Kim Jong-un, DPRK's top leader, departed on Saturday by train from Pyongyang for Hanoi for talks with U.S. President Donald Trump.
The departure, confirmed by the country's state media, is the first official acknowledgment that the talks are taking place.
Kim will travel more than 4,500 kilometers for about 60 hours, passing through China before he reaches the Vietnamese capital in time for the meetings on Wednesday and Thursday.
According to a report from the Korean Central News Agency on Sunday, Kim left the DPRK capital for his second summit with Trump, accompanied by his sister Kim Yo-jong and Kim Yong-chol, a key negotiator in talks with the U.S..
The Vietnamese Foreign Ministry announced earlier on Saturday that Kim would also make an official visit to Vietnam in the "coming days". Kim would be visiting at the invitation of the Vietnamese President Nguyen Phu Trong.
Reports said officials from both the Democratic People's Republic of Korea and the United States are already in Hanoi negotiating the agenda, logistics and other details for the meeting, including what first steps Pyongyang should take toward denuclearization.
A New York Times report said DPRK has offered to dismantle its nuclear complex in Yongbyon, which houses plutonium and uranium enrichment facilities, but has emphasized it would do so only when the U.S. took "corresponding measures".
Kim and Trump held their first summit in Singapore in June. It was criticized for vague results, particularly the lack of a meaningful agreement on the detailed process toward denuclearization.
Analysts say that this time a more substantive outcome is likely.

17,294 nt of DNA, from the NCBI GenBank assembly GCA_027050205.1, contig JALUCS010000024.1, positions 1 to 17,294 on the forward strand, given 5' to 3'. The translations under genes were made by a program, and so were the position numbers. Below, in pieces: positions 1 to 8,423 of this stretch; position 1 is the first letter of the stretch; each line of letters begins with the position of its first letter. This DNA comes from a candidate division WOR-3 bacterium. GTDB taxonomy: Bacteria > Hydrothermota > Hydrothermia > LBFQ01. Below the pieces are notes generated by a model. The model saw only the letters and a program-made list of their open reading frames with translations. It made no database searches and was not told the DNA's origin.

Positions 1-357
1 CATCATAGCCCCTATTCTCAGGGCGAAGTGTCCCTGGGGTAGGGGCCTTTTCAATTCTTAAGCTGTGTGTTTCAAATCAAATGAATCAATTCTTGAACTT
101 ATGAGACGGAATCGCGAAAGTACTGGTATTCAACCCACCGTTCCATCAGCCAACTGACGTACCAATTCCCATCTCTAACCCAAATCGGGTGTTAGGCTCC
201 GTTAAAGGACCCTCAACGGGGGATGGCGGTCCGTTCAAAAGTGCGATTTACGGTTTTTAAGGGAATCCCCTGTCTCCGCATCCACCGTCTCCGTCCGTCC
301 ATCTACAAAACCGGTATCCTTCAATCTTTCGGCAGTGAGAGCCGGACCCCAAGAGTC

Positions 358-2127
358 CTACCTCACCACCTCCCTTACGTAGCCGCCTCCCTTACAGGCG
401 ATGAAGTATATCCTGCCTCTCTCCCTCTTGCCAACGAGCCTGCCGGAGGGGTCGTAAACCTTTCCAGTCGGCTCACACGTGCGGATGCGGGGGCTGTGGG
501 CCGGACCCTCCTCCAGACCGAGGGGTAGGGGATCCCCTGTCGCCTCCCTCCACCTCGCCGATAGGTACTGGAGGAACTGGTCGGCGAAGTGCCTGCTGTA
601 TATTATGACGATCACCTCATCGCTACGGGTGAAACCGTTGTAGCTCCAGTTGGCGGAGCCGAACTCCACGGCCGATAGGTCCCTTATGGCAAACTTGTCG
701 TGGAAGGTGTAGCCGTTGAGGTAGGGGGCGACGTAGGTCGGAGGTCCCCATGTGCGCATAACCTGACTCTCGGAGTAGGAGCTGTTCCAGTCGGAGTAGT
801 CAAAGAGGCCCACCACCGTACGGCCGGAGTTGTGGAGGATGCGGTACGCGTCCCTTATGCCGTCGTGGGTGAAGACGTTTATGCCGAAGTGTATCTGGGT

Kim Du-yeon, an adjunct senior fellow at the Center for a New American Security, said the Vietnam summit will determine whether real denuclearization on the Korean Peninsula is possible and how much Washington is willing to pay for it, while ensuring Pyongyang's survival and the country's prosperity.
A Sunday report from The Associated Press said both sides "want to have something to keep momentum going". However, they will probably proceed cautiously, keeping incentives for future negotiations. According to AP, U.S. officials, including Stephen Biegun, the special envoy for the DPRK, have suggested that Washington should take the denuclearization as a "step-by-step process".
Li Nan, an associate research fellow of the Institute of American Studies at the Chinese Academy of Social Sciences said he expects the summit in Hanoi can offer the possibility of forming a specific road map for the denuclearization of the Korean Peninsula.
However, Li noted even if a specific plan comes out of this summit, it will be difficult to overcome "the mutual distrust between the two countries". He said without mutual trust, implementation of any agreement will become a major test.
"Whatever the outcome of the summit, the bilateral relationship between the DPRK and the U.S. has to improve, with prejudices remaining the biggest obstacle," he said.